Anybody else like to jump in? Go ahead.

    Sure. Sure. So I had the fortune of sitting on the Nasdaq Quality of Markets Committee at the time that the first erroneous trade policy went in. And I think, Rick, you were actually...

    I was there.

    ... the CEO at the time or the COO at the time. And it troubled me then, and it troubles me now. Markets that have to resort to breaking trades as a response to abhorrent (ph) conditions are -- are -- are just not orderly markets, in my mind. It's not the way we should do our business.

    I think, in this case, the big challenge wasn't we had institutional investors who made a mistake. You know what? You're right. They should pay the price.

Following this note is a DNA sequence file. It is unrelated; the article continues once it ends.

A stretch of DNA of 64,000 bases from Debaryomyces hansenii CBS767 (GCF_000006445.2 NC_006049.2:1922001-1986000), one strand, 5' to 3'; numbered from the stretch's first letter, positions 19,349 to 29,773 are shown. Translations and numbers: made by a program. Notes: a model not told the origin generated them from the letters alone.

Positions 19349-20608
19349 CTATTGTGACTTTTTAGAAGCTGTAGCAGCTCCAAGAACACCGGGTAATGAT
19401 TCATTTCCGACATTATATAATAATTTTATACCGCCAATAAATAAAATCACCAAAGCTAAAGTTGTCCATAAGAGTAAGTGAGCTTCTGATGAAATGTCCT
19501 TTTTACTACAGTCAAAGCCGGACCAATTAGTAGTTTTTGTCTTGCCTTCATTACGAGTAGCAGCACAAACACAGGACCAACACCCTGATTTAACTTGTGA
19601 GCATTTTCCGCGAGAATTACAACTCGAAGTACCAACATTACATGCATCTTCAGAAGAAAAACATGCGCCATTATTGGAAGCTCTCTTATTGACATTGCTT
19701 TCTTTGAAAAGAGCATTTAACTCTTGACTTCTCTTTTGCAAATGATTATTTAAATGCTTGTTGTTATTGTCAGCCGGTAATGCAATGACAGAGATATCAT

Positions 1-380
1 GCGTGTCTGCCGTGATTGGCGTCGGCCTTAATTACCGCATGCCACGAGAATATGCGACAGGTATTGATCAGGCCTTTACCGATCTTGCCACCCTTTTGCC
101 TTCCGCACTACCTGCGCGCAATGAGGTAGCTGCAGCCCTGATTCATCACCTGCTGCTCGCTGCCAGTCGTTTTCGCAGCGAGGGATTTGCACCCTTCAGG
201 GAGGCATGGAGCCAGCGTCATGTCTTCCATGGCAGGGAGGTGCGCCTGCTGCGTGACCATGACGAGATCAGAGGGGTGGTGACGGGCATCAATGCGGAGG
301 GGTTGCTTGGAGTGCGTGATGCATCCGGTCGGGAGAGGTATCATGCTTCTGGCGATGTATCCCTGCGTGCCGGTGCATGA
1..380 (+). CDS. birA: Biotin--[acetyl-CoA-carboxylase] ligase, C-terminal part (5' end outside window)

The challenge here was that we had retail investors who had submitted market orders that essentially went into a black hole. They had stop-loss orders in high-cap stocks...

    But -- but I'm sorry, sir. Sophisticated -- even if they're not sophisticated, anybody that puts a market order in knows exactly what's going to happen to a market order.

    So I would agree with you that their broker probably does -- and maybe the answer is the broker should have stood up (ph) for that trade -- I would submit to you that a lot of the public does not. And I'll tell you...

    A lot of the public doesn't know that if you put a market order in, it's executed?

    They think, maybe it'll go -- it'll go -- you know, I'll be...


    Rather than a limit order?

    Well, they don't realize that, when I trade Accenture, it's going to be down 99 percent when they get now.

    I agree with that.

    And -- and...


    But if you put a market order in, that's your execution.